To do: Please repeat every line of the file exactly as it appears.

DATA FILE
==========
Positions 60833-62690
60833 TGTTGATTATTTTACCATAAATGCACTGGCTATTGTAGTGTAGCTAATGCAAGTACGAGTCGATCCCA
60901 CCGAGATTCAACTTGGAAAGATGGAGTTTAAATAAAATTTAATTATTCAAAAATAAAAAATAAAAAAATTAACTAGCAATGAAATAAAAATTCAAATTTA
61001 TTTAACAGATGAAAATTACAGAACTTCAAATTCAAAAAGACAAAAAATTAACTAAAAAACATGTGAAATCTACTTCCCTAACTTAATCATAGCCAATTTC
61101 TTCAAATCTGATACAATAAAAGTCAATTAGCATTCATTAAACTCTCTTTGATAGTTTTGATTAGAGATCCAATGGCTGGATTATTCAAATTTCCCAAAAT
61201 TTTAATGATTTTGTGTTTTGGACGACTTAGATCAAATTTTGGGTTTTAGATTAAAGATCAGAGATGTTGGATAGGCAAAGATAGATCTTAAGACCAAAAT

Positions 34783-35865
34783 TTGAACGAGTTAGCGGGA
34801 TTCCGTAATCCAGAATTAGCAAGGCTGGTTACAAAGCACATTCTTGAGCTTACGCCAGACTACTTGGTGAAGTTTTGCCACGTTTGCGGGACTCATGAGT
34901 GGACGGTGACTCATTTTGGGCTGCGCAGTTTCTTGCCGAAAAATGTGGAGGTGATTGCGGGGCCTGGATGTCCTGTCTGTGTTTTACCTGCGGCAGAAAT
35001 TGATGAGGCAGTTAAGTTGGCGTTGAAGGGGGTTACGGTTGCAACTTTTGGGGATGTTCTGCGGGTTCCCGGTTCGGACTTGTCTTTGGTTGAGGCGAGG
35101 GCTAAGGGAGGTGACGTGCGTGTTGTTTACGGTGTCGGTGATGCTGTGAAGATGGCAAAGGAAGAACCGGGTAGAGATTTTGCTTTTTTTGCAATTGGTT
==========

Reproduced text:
Positions 60833-62690
60833 TGTTGATTATTTTACCATAAATGCACTGGCTATTGTAGTGTAGCTAATGCAAGTACGAGTCGATCCCA
60901 CCGAGATTCAACTTGGAAAGATGGAGTTTAAATAAAATTTAATTATTCAAAAATAAAAAATAAAAAAATTAACTAGCAATGAAATAAAAATTCAAATTTA
61001 TTTAACAGATGAAAATTACAGAACTTCAAATTCAAAAAGACAAAAAATTAACTAAAAAACATGTGAAATCTACTTCCCTAACTTAATCATAGCCAATTTC
61101 TTCAAATCTGATACAATAAAAGTCAATTAGCATTCATTAAACTCTCTTTGATAGTTTTGATTAGAGATCCAATGGCTGGATTATTCAAATTTCCCAAAAT
61201 TTTAATGATTTTGTGTTTTGGACGACTTAGATCAAATTTTGGGTTTTAGATTAAAGATCAGAGATGTTGGATAGGCAAAGATAGATCTTAAGACCAAAAT

Positions 34783-35865
34783 TTGAACGAGTTAGCGGGA
34801 TTCCGTAATCCAGAATTAGCAAGGCTGGTTACAAAGCACATTCTTGAGCTTACGCCAGACTACTTGGTGAAGTTTTGCCACGTTTGCGGGACTCATGAGT
34901 GGACGGTGACTCATTTTGGGCTGCGCAGTTTCTTGCCGAAAAATGTGGAGGTGATTGCGGGGCCTGGATGTCCTGTCTGTGTTTTACCTGCGGCAGAAAT
35001 TGATGAGGCAGTTAAGTTGGCGTTGAAGGGGGTTACGGTTGCAACTTTTGGGGATGTTCTGCGGGTTCCCGGTTCGGACTTGTCTTTGGTTGAGGCGAGG
35101 GCTAAGGGAGGTGACGTGCGTGTTGTTTACGGTGTCGGTGATGCTGTGAAGATGGCAAAGGAAGAACCGGGTAGAGATTTTGCTTTTTTTGCAATTGGTT